In this C3 aligned lesson, students will use mathematical thinking to compare the area of the White House to the area of a slave cabin. This lesson builds upon 4th grade math standards of area and perimeter but expands upon them to include important 5th grade standards related to fluency with decimals. To incorporate ELA and Social Studies, students will read paired-texts to learn about the institution of slavery and its relationship to the history of the White House. This lesson touches on a number of literacy standards for social studies and is an example of a math/social studies literacy block.
This lesson allows first grade students to experiment with mixing colors to learn visual arts and mathematical terms and concepts. Students will create a tissue paper collage based on the work of Henry Matisse.
Students will discover the Fibonacci pattern of repeating shapes and numbers through manipulatives, mathematical reasoning, poetry and art.
Students will be able to create and illustrate a word problem using an equation with a minimum of three whole numbers that total 11.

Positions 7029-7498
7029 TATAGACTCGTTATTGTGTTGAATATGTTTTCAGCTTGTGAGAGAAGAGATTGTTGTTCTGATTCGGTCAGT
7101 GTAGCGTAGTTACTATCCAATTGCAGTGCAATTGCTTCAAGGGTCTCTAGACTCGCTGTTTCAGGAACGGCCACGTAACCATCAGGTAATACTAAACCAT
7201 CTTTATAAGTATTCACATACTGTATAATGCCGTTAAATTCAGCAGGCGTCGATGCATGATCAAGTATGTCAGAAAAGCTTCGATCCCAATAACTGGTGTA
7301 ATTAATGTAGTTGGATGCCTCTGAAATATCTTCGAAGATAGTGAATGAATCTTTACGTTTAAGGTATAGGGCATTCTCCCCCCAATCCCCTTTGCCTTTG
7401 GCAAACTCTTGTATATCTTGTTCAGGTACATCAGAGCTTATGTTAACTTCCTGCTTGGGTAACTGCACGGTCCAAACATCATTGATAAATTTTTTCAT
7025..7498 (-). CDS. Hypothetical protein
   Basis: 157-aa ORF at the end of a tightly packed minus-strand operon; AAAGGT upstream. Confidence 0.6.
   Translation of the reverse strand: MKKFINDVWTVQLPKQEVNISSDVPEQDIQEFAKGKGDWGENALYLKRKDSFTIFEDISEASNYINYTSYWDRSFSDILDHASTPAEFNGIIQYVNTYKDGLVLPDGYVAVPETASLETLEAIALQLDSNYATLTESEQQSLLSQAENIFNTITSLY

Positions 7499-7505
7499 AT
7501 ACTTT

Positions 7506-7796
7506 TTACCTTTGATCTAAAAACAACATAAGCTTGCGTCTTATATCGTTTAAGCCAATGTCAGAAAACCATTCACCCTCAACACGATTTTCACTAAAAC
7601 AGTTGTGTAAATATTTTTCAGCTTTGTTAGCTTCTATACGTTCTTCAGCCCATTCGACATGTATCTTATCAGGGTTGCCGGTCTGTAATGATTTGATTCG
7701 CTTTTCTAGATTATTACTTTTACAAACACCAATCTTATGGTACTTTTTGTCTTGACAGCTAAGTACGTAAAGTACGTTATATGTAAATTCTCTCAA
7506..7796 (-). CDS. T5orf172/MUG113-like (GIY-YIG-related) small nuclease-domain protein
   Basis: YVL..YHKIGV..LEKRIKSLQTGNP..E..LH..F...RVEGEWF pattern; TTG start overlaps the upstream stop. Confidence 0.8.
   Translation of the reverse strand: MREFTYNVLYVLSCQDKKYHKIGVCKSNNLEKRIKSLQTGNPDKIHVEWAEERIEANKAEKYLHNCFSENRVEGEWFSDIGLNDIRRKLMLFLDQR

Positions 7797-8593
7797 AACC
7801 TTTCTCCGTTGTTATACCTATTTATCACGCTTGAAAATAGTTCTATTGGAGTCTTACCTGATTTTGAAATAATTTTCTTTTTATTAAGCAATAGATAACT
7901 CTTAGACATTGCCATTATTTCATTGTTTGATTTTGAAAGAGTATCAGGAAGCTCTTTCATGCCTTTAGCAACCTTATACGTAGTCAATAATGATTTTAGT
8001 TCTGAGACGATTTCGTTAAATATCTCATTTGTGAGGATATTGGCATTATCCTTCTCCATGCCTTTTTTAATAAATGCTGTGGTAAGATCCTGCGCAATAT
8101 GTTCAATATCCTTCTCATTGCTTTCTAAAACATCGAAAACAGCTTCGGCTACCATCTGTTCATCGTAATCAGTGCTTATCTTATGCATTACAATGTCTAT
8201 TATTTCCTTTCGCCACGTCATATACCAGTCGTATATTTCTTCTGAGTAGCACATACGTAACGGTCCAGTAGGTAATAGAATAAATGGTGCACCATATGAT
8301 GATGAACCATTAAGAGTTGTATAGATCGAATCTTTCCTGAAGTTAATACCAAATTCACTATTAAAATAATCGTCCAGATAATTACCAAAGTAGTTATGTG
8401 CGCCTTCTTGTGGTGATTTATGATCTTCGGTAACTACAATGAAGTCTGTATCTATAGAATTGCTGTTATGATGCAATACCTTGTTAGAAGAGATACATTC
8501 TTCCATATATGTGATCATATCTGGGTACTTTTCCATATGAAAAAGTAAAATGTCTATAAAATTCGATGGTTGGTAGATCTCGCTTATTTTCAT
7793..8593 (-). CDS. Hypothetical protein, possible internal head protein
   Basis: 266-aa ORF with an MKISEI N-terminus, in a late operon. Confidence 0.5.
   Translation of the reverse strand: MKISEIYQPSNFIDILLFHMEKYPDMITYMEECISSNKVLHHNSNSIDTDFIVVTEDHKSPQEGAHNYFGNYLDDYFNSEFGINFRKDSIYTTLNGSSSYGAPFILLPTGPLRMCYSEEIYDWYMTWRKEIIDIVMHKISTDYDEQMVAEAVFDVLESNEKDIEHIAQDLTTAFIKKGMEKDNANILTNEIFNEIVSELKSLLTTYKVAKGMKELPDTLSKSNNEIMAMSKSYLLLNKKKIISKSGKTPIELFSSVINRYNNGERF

Students will identify geometric shapes, lines, and angles using Origami.
In this download you will find links to resources for information regarding OK C3 standards and CCSS. These resources include detailed information about CCSS as well as practical resources for Authentic Implementation of OK C3 standards and CCSS.
In this introductory lesson, students will gain an understanding about the relationship between positive and negative numbers are used together.
In this second grade lesson, students will work together using measuring tools to make original snowflakes from specified directions and to make specific directions for making a snowflake.
In this lesson students will explore volume and capacity through modeling. Students will read the book Counting on Frank and discuss various scenarios involving volume. Students will make predictions about volume based on those scenarios. Students will experiment with grocery bags and cans to model and estimate the number of dog food cans that can actually fit in a grocery bag.
Students will explore the relationship between area and perimeter and what happens to their measurements when shape is changed in some way.